Seven people have been hospitalised during the third day of the Running of the Bulls event in Pamplona, Spain.
Thrill-seekers from all over the world take part in the annual San Fermin Festival that sees a small group of bulls get let loose in the city.
They charge through sectioned-off roads as people try to run for their lives and put their Temple Run skills to the test.
Injuries are common and people do occasionally die during the event after being gored by the animals.
Early reports from the 2022 event indicated that two men had been gored, however authorities later confirmed that they had been merely scratched, as per the ABC.
Six Spaniards and one Frenchman required hospital treatment, although none were seriously hurt.
A Red Cross spokesperson has told France24 the injuries are diverse.
One of the people needing treatment came in with a leg injury, whereas another runner suffered a knock to the head.
Scottish bloke Gordon MacDonald took part in this year's run and told AFP that the atmosphere was tense.
"It was a long time since we ran here so everybody was a bit kind of nervous, we couldn’t remember exactly how it was going to go," he said.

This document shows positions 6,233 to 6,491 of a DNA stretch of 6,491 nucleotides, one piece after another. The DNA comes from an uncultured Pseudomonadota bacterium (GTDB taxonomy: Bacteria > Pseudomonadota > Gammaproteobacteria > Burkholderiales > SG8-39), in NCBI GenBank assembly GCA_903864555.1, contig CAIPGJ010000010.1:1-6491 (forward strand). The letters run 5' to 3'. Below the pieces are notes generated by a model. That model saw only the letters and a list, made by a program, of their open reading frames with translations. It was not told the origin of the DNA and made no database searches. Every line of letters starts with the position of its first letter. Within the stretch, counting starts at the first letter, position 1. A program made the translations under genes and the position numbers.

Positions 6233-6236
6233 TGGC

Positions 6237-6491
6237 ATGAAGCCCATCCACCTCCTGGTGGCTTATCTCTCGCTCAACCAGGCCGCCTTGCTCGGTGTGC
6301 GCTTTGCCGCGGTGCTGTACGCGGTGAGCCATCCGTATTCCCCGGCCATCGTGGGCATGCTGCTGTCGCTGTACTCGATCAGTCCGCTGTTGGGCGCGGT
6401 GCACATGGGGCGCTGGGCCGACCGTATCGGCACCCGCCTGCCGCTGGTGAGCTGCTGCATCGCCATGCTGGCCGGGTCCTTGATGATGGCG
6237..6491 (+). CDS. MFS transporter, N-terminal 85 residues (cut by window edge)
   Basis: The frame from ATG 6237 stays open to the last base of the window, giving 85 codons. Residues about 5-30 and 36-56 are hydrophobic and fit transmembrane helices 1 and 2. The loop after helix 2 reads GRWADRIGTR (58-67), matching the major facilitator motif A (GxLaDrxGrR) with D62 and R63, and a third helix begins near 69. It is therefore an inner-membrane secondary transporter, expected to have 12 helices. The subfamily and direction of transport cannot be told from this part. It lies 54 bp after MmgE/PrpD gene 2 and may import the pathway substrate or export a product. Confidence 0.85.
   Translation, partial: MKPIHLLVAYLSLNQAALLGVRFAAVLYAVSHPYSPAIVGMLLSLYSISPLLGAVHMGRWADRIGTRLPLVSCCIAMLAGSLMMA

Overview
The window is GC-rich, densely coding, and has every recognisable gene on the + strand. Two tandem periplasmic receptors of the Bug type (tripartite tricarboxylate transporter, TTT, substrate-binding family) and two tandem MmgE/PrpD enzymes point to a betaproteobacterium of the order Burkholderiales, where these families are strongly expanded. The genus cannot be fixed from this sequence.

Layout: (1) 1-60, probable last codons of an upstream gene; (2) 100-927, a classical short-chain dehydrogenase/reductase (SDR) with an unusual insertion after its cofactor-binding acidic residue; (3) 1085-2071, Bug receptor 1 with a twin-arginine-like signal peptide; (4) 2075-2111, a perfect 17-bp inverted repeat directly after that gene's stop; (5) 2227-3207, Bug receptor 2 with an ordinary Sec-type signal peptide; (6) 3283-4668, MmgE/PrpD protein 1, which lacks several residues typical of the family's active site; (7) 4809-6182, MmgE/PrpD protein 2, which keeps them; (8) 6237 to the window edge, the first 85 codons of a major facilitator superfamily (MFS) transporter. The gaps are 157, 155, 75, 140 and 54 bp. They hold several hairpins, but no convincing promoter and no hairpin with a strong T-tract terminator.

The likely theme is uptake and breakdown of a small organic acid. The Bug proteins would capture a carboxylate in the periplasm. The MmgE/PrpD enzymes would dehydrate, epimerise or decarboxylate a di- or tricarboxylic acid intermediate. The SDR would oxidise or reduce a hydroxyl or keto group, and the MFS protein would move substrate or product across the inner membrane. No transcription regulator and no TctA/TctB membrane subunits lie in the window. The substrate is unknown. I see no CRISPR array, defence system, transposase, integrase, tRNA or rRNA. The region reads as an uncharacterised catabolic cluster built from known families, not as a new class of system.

Thousands of runners take part in the event each year, with most donning the traditional garb of a white shirt, white pants with red sash and neckerchief.
Many wind up piled on top of each other as they try to get out of the way of the bulls through the city's narrow cobblestone streets.
Only the best runners and expert dodgers can run in front of the bulls and steer clear of their horns before jumping out of the massive animal's way at the very last moment.
The festival ends with a massive party of drinking, eating, and music.
It's not as fun for the bulls though, who get slaughtered at the end of the day.
The 2022 event marks the first Running of the Bulls since 2019, with the 2020 and 2021 events scrapped due to the Covid-19 pandemic.
"Many suffer minor scrapes and grazes, while others need emergency medical treatment for life-threatening injuries," the Running for the Bulls said in an online statement.
"Pamplona bull run deaths are rare, but since 1910 when record-keeping began 16 people have died."
Another controversial tradition in the Spanish event is the 'Toro de Fuego'.
Translating literally to 'bull on fire', the event sees a bull's horns set alight. It's surrounded by men who fasten fake horns on its head, covered in balls of tar.
They then set them on fire, causing the tar to burn and spit burning balls around the arena. In an attempt to stop the fire, the bull will charge at walls, although it can keep burning for hours.
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